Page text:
My home state being West Virginia, I know a thing or two about coal.

The expression “canary in the coal mine” is metaphorical today and refers to an early warning, a sign of trouble ahead.

But back in the day, miners would bring canaries into the mine shafts with them. If the bird stopped singing and dropped dead, it warned the miners of the presence of poisonous gas.

Well, back in January, I saw the canary in the coal mine when Russian stocks started to sell off aggressively.

I’m an investment analyst. I’m not a geopolitical expert and frankly never plan to be. I had no idea that Russian President Vladimir Putin was planning to invade Ukraine, but I did know that trouble was brewing based on the divergences I saw in the market.

As of January 12, Russian stocks were down 17% over the prior three months. And remember, we started this year with most global markets surging higher after a strong finish to 2021.

Two weeks later, Russian stocks’ rolling return had deteriorated further, falling 28%.

That was six weeks ago, and it’s only gotten more extreme. Now Russian stocks are down 80%!

Brazilian stocks are up 15% over the same time, which means the spread between the stock markets of these two top-15 global economies is nearly 100% — insane, especially over just three months!

And I see no indication that this spate of volatility is ending anytime soon.

This reminds me of the Lindy effect, which is the theory that the longer something persists, the longer it’s likely to continue to persist. Its name comes from Lindy’s Deli in New York City, a popular hangout for stand-up comedians.

The original idea was this: The longer a new stand-up comedian gets invited back for another performance, the longer they could expect to continue taking the stage.

It makes sense.

Volatility Isn’t a “One-and-Done” Comedian

Comedy clubs churned through more wannabe comedians than they could count. Anyone who proved worthy of five appearances had something the one-and-done comedians didn’t. The venue was more likely to invite those folks back for another five appearances, at least.

Something similar holds in market trends.

Volatility, as measured by the price of the iPath Series B S&P 500 VIX Short-Term Futures ETN (BATS: VXX), makes new lows all the time, as volatility tends to spend much of its time in a low-to-medium state with occasional spikes. VXX’s construction almost guarantees that it trends lower over time, outside of those spikes.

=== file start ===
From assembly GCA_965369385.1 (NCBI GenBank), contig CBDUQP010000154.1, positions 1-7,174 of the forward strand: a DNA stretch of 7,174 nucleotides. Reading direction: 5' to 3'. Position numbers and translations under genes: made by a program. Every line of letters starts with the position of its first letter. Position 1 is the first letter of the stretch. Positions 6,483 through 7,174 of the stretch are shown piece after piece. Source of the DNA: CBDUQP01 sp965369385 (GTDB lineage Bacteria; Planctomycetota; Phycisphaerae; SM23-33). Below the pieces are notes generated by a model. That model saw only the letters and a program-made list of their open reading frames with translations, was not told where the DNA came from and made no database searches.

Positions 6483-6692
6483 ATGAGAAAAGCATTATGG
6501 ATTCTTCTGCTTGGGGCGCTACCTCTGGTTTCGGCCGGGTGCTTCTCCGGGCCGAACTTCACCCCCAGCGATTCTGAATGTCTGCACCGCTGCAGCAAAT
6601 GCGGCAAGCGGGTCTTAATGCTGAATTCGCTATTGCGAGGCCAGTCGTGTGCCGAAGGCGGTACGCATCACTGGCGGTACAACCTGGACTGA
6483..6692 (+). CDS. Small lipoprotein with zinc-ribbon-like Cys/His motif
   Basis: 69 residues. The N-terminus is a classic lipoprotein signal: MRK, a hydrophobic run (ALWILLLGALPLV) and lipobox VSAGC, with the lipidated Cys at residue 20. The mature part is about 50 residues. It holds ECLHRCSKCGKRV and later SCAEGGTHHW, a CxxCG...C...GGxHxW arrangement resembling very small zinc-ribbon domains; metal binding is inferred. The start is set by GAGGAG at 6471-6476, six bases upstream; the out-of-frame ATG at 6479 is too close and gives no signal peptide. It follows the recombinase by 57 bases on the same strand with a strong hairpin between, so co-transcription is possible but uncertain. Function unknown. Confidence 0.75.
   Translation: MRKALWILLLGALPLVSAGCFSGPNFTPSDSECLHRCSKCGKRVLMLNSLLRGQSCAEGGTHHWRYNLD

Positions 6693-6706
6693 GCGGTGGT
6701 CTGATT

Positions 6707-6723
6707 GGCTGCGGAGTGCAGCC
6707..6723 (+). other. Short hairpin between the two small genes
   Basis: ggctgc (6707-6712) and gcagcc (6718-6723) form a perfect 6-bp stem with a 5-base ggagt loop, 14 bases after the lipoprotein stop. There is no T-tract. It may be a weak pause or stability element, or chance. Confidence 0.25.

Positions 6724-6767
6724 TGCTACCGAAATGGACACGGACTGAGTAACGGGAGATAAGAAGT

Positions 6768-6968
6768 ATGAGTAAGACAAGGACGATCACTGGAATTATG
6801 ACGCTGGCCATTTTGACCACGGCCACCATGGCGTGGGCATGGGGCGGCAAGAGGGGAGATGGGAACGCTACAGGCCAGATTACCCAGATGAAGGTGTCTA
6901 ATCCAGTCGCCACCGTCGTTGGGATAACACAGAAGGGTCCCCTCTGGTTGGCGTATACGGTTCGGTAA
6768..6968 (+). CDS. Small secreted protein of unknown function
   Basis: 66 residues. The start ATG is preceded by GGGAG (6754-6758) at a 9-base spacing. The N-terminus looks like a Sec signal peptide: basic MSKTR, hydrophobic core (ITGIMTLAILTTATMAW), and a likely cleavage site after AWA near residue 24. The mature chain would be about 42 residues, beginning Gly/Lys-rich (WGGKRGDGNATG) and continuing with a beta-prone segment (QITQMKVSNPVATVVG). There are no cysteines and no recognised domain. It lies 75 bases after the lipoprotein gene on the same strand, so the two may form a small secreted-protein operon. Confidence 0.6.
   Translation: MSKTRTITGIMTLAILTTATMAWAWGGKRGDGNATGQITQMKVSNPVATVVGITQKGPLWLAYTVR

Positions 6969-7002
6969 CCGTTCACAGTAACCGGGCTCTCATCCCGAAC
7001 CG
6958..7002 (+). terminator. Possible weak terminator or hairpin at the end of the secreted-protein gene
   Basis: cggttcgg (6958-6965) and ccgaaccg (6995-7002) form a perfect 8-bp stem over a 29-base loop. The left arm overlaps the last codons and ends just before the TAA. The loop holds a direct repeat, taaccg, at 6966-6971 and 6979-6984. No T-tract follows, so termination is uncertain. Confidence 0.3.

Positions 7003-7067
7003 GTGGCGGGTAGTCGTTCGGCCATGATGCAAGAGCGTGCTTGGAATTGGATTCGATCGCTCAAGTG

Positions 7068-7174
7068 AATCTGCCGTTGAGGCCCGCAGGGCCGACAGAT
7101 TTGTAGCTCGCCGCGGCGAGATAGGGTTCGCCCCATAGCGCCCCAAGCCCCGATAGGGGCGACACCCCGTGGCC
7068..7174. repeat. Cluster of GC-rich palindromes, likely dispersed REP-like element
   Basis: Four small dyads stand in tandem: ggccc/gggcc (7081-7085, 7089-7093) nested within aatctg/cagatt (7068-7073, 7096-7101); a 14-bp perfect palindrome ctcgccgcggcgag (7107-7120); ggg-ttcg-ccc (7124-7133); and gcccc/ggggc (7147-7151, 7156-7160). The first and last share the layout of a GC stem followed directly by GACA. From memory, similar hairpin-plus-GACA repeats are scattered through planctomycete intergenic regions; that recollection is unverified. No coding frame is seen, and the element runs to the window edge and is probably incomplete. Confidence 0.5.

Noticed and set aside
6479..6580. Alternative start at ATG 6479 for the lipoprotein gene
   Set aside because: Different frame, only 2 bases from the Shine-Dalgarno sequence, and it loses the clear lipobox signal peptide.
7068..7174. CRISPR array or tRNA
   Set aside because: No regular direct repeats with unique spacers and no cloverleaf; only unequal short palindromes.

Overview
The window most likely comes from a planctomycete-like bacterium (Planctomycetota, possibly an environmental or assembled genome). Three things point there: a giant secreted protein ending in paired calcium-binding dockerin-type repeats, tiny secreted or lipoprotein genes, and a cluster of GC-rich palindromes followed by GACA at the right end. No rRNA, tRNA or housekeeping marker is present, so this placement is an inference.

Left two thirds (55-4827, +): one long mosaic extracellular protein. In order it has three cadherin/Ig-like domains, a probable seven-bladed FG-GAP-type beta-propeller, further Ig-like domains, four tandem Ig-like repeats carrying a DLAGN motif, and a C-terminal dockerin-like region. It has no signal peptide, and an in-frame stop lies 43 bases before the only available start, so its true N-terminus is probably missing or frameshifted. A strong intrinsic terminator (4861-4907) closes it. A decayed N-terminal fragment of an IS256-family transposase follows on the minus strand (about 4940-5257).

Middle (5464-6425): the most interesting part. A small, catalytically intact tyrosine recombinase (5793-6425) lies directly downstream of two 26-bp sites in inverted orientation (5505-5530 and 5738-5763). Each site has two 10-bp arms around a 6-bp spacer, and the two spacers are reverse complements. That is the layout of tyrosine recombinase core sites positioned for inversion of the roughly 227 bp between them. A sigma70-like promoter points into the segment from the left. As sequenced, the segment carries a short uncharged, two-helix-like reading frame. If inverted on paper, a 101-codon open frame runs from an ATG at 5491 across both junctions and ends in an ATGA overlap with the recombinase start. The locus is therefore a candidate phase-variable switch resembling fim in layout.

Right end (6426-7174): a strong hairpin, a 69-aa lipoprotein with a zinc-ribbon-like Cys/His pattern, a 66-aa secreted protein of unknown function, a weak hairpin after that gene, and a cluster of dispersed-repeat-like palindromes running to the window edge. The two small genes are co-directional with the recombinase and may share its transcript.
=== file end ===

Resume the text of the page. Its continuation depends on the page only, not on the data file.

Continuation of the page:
Streaks of 10 days or longer without a new low in the price of VXX are rare.

But once those streaks exceed 10 days … they can go on for months!

In other words, the longer high volatility persists, the more likely it is to keep persisting.

That’s where we are today. VXX made its last new low on January 12, fully two months ago. If the Lindy effect holds, we may be looking at high volatility for quite a while longer.

Best Stock Sectors for Tactical Investors

None of us know when the Russian invasion of Ukraine will get resolved. My heart goes out to the Ukrainians — I pray for peace and healing.

But I know what to look for to tell when a market correction has bottomed. Markets find a bottom at the point when the last bull throws in the towel and sells everything.

To date, we have yet to see a day of indiscriminate selling in which 90% or more of stocks trade lower.

Those days tend to signal capitulation by weak-hand investors who can’t handle the volatility and drawdown of long-stock positions. And since we haven’t seen that activity yet, it’s likely that stock prices will fall until reaching that point.

That’s OK. We’ll stay tactical and look for opportunities as they arise.

Lately, those opportunities have been in energy — it’s no secret that “old energy” stocks have been on a tear.

But geopolitical conflicts illustrate the importance of reducing our dependence on foreign oil. Alternative energy is our most promising option.

And my brand-new “Infinite Energy” presentation will show you why I have such high conviction in the renewable energy revolution.

Click here to watch now, and see how you can crush the market in the green energy space.

To good profits,

Adam O’Dell

Chief Investment Strategist